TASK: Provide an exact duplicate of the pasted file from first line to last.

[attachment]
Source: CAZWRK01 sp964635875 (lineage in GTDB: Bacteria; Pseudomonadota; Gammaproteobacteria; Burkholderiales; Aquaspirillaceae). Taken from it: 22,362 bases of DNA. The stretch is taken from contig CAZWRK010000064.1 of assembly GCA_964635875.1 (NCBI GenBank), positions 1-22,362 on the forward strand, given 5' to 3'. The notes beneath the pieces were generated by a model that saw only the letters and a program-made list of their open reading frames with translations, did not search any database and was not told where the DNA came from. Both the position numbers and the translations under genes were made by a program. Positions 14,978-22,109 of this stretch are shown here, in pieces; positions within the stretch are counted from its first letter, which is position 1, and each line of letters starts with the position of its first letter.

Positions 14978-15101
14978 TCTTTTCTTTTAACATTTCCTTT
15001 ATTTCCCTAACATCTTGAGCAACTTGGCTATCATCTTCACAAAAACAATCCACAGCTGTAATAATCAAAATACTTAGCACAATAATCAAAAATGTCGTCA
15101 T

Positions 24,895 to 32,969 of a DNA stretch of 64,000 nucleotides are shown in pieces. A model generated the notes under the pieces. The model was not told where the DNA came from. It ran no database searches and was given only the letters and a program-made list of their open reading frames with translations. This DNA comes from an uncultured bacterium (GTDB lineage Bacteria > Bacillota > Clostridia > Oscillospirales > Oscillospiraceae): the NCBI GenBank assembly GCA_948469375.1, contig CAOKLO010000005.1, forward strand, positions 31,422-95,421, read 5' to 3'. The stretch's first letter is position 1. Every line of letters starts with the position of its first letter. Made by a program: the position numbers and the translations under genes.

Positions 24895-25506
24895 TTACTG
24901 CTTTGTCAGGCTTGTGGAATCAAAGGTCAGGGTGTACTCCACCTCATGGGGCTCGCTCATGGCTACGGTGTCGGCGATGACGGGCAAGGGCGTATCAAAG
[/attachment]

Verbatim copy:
Source: CAZWRK01 sp964635875 (lineage in GTDB: Bacteria; Pseudomonadota; Gammaproteobacteria; Burkholderiales; Aquaspirillaceae). Taken from it: 22,362 bases of DNA. The stretch is taken from contig CAZWRK010000064.1 of assembly GCA_964635875.1 (NCBI GenBank), positions 1-22,362 on the forward strand, given 5' to 3'. The notes beneath the pieces were generated by a model that saw only the letters and a program-made list of their open reading frames with translations, did not search any database and was not told where the DNA came from. Both the position numbers and the translations under genes were made by a program. Positions 14,978-22,109 of this stretch are shown here, in pieces; positions within the stretch are counted from its first letter, which is position 1, and each line of letters starts with the position of its first letter.

Positions 14978-15101
14978 TCTTTTCTTTTAACATTTCCTTT
15001 ATTTCCCTAACATCTTGAGCAACTTGGCTATCATCTTCACAAAAACAATCCACAGCTGTAATAATCAAAATACTTAGCACAATAATCAAAAATGTCGTCA
15101 T

Positions 24,895 to 32,969 of a DNA stretch of 64,000 nucleotides are shown in pieces. A model generated the notes under the pieces. The model was not told where the DNA came from. It ran no database searches and was given only the letters and a program-made list of their open reading frames with translations. This DNA comes from an uncultured bacterium (GTDB lineage Bacteria > Bacillota > Clostridia > Oscillospirales > Oscillospiraceae): the NCBI GenBank assembly GCA_948469375.1, contig CAOKLO010000005.1, forward strand, positions 31,422-95,421, read 5' to 3'. The stretch's first letter is position 1. Every line of letters starts with the position of its first letter. Made by a program: the position numbers and the translations under genes.

Positions 24895-25506
24895 TTACTG
24901 CTTTGTCAGGCTTGTGGAATCAAAGGTCAGGGTGTACTCCACCTCATGGGGCTCGCTCATGGCTACGGTGTCGGCGATGACGGGCAAGGGCGTATCAAAG